As the debate rages on about the dangers of cell phone radiation, a new measure in San Francisco is causing a lot of static.
With its final approval June 22 by the city's Board of Supervisors, the landmark ordinance is on track to make San Francisco the first city in the nation to require retailers to display the specific absorption rate (SAR) of its products. (SAR measures the rate of energy absorbed by the body when exposed to radio frequency fields.) Mayor Gavin Newsom, who introduced the measure, is expected to sign it into law within 10 days, despite opposition from cell phone retailers and the inconclusive scientific support.
"The science on cell phones is all over the place," said Mark Westlund, communication/education program manager for San Francisco's Department of the Environment. "And it was the mayor's opinion that people have a right to know the levels of exposure. Since there was uncertainty, it is incumbent upon the government provide information to our citizens."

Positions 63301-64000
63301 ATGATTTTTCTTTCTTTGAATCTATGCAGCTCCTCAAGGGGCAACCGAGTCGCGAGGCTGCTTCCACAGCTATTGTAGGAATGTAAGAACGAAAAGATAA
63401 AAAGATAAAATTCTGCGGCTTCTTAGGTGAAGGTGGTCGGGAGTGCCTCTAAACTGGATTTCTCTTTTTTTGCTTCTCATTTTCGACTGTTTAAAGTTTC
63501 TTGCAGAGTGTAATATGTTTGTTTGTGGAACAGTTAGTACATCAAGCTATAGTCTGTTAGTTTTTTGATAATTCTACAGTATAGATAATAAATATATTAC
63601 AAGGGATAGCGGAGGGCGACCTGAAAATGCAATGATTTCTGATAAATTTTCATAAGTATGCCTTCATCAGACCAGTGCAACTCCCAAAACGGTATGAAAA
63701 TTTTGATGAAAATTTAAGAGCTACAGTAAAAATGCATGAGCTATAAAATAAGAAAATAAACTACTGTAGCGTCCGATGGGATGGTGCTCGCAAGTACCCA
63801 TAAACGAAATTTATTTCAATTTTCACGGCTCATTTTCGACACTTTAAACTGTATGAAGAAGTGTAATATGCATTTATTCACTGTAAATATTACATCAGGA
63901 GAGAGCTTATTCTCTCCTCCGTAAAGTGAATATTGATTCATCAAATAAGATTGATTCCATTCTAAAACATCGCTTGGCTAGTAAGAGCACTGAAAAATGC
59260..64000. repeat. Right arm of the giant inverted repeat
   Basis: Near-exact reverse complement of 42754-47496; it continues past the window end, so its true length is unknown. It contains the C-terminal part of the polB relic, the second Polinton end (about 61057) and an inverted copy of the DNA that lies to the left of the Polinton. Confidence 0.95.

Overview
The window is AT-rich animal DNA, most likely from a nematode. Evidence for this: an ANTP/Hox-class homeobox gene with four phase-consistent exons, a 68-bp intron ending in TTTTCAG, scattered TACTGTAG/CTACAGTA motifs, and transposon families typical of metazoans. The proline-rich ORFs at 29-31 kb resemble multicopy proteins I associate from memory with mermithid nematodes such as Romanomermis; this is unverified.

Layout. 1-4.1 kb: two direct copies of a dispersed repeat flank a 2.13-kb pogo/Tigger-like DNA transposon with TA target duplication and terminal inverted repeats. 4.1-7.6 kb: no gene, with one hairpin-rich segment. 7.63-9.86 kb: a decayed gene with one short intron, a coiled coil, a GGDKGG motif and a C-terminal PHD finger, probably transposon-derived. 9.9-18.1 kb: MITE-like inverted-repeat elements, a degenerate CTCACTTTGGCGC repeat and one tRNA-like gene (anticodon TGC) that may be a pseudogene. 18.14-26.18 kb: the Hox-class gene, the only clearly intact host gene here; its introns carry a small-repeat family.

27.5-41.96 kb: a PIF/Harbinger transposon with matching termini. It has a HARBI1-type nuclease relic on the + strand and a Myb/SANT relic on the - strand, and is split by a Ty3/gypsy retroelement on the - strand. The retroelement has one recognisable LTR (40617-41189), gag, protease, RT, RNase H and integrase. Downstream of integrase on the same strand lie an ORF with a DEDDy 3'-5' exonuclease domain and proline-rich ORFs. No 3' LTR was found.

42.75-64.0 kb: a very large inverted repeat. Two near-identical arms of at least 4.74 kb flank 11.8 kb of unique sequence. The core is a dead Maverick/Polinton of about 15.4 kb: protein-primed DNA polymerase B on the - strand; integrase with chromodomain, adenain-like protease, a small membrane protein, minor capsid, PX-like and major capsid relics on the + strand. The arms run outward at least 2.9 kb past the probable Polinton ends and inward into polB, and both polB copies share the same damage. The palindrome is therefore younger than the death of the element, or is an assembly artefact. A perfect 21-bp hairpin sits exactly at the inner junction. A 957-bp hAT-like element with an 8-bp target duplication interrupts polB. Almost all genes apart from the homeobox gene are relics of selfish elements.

The legislation passed a preliminary vote by the Board of Supervisors last week, leading up to Tuesday's final vote. Once Newsom signs the proposal, the law will take effect in February 2011, and violators will face fines up to $500.
The city isn't the first to attempt such a measure, but it would be the first to succeed. Last year, a similar proposal never saw the light of day in the California Legislature after intense lobbying by the mobile phone industry. Earlier this year in Maine, lawmakers shot down a bill that would've required manufacturers to put warning labels on cell phones about the potential link between cell phone radiation and brain cancer.
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